Viacom and CBS vice-chairwoman Shari Redstone is pursuing a merger of the two media companies that split more than a decade ago, according to multiple insiders who spoke to TheWrap.
With the Hollywood landscape quickly shifting, Redstone, president of the privately-held National Amusements that controls both media companies, has concluded that a bigger footprint is necessary for the companies to thrive. CBS’ core business is broadcast television along with multiple digital properties, while Viacom holds cable channels like Nickelodeon and Comedy Central along with the Paramount movie studio.
A time frame for any potential merger is unclear, but three individuals with knowledge of the companies said that Redstone is actively moving in that direction, which represented another shift in her back-and-forth mindset on the matter.
Viacom and National Amusements declined to comment, and CBS had no immediate response to a request for comment.
CBS chairman Les Moonves, who has long resisted talk of recombining the companies, is now open to the possibility, the insiders said. He would be the most likely person to run the merged companies, though Redstone is considering other candidates, according to two insiders.
An individual close to Moonves acknowledged the process to TheWrap: “He’s having active discussions with Shari and the board on a wide variety of issues all the time, including this one. And those discussions continue with regard to looking to merge the two companies.”
One insider told TheWrap that Redstone was looking at other candidates because Moonves was demanding an ownership stake and she thought his demands were too rich. The individual close to Moonves disputed this, saying: “At no time has he asked for an ownership position.”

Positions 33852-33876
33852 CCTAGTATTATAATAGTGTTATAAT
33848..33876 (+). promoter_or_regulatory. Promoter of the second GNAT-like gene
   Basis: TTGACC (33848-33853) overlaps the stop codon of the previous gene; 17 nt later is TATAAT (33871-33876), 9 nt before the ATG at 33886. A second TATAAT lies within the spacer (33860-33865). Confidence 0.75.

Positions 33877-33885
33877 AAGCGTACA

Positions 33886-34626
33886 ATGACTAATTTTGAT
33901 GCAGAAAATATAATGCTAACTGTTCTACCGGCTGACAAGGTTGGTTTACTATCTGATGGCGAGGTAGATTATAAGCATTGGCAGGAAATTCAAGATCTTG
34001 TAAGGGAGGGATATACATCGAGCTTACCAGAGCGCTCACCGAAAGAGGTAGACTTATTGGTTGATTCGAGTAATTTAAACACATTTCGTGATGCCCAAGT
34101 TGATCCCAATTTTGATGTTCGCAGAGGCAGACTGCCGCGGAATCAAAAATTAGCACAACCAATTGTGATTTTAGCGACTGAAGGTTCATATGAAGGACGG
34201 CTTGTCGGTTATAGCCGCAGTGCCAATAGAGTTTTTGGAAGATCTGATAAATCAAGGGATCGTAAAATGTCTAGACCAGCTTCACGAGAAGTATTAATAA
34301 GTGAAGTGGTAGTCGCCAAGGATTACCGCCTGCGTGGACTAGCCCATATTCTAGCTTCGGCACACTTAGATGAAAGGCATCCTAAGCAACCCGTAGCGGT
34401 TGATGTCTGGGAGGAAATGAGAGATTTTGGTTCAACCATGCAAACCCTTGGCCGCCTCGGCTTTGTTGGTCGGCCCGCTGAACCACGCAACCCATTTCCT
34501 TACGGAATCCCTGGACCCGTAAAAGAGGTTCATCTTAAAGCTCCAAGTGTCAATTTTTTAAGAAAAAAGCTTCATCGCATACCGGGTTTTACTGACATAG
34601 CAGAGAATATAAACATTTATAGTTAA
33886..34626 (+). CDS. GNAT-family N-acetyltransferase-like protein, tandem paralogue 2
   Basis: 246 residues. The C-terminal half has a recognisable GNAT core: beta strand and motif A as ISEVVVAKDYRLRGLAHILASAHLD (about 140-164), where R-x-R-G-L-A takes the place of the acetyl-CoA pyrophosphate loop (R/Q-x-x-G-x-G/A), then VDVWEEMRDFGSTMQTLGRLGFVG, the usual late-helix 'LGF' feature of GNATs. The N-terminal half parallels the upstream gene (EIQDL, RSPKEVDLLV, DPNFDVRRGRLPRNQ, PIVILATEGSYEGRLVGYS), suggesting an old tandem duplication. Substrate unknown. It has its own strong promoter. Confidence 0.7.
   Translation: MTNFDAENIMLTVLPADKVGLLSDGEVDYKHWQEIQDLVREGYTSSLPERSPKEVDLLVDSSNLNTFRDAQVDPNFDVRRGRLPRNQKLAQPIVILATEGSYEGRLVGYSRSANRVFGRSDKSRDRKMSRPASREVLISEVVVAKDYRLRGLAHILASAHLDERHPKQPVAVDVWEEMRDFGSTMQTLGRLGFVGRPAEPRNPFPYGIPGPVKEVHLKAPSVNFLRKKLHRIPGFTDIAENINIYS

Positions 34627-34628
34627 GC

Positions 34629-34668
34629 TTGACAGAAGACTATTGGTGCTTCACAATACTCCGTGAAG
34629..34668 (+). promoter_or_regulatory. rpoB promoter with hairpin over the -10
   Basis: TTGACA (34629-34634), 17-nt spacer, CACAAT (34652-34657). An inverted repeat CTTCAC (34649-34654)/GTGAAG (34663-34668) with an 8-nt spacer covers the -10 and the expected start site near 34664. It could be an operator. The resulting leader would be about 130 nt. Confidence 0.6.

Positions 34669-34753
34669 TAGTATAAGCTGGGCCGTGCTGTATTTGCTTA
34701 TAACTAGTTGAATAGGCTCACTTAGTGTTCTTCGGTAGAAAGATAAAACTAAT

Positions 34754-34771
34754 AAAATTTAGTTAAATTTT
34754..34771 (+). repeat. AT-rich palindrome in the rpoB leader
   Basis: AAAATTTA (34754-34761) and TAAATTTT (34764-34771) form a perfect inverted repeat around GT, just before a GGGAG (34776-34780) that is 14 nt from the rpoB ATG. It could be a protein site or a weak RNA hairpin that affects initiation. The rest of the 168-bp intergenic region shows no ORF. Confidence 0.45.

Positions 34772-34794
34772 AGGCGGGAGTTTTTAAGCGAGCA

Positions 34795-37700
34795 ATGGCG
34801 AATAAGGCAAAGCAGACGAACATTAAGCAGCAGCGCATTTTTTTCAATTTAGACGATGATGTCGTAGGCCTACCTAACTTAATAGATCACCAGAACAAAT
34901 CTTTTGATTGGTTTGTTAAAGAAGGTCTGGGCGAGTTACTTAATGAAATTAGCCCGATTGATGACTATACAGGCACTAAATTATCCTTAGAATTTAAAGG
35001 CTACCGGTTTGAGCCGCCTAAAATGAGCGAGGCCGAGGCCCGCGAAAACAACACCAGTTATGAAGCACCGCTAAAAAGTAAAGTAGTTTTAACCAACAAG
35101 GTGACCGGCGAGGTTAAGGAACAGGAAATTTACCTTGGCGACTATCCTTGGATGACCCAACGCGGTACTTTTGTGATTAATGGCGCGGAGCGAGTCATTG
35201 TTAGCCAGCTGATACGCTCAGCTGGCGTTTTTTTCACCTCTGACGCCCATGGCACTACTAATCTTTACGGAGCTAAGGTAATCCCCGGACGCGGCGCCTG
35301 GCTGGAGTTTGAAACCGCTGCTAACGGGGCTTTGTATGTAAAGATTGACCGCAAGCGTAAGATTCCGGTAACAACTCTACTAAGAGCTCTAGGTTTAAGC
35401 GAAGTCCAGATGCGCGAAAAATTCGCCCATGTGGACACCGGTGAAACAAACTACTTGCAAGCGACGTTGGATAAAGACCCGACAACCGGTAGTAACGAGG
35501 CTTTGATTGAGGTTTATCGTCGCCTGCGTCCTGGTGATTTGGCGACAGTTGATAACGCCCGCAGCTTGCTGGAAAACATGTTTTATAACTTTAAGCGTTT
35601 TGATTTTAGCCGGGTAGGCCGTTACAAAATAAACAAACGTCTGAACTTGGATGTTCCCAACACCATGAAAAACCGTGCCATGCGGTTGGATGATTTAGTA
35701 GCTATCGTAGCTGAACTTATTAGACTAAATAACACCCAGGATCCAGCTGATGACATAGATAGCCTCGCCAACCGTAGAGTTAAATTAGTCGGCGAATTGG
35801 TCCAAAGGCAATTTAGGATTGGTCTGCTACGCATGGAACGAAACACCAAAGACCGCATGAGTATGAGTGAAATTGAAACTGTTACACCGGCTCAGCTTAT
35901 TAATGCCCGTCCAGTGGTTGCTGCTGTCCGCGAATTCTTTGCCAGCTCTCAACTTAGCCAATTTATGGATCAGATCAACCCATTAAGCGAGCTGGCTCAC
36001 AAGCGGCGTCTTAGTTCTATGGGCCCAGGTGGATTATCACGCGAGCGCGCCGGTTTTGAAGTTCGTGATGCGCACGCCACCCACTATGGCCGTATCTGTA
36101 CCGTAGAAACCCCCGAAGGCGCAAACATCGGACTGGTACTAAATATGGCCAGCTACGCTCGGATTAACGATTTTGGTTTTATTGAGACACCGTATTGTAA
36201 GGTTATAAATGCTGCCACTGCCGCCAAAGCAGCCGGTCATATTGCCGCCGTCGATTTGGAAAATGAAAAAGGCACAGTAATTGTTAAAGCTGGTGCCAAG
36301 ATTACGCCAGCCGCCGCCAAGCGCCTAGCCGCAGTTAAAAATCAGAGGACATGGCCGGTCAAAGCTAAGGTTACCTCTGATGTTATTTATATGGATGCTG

The move to merge the companies represents another reversal for Redstone, who directly appealed to CBS and Viacom to merge in September 2016, then retreated from this in the following months, presumably because of Moonves’ opposition.
In a letter in September 2016 to both boards from her parent company National Amusements, she touted the potential of “substantial synergies” that a merger would bring. She called on the boards to “respond even more aggressively and effectively” to combat the challenges they both faced.
Redstone later reconsidered after ousting Viacom CEO Philippe Dauman and replacing him with Bob Bakish — whom she installed after successfully wresting control of Viacom in a bruising boardroom and legal battle over succession plans involving her father, Sumner Resdstone.
“We talked about it, and what became apparent to me very quickly was that our assets were severely undervalued, which I had understood, but what I didn’t understand at the time was the significant upside that existed in our businesses once we had a good management team in place and the culture came back,” Redstone said at last May’s re/code conference.
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The new merger talk comes amid a new period of consolidation in the entertainment and media industry. In December, Disney announced plans for a $52.4 billion acquisition of the bulk of 21st Century Fox’s movie and TV assets, while telecom giant AT&T is attempting to complete the $85.4 billion acquisition of Time Warner announced more than a year ago.
Meanwhile, the rise of streaming giant Netflix — whose $83 billion market cap far exceeds both Viacom and CBS combined — as well as the ambitious moves by tech giants like Amazon and Apple into the entertainment content space have set off a period of strategic change in the sector.
The market cap of Viacom is $12.7 billion, while the market cap of CBS is $23.2 billion.
In February 2016, the then 92-year-old Redstone stepped down as chairman of both Viacom and CBS amid questions about his age and mental competency. Moonves assumed the chairman title at CBS, while Viacom CEO Philippe Dauman was ousted and ultimately replaced by Robert Bakish.
Viacom and CBS had merged into a single company in 1999, which Sumner Redstone split in 2005 in an attempt to maximize shareholder value.
The Redstones control both the CBS and Viacom through their supervoting shares held by National Amusements.
As of December 2016, National Amusements, directly and through subsidiaries, holds approximately 79.8 percent of the Class A (voting) common stock of Viacom Inc., constituting 10 percent of the overall equity of the Company, and holds approximately 79.5 percent of the Class A (voting) common stock and 2.4 percent of the Class B (non‐voting) common stock of CBS Corporation, constituting 9.1 percent of the overall equity of the Company.
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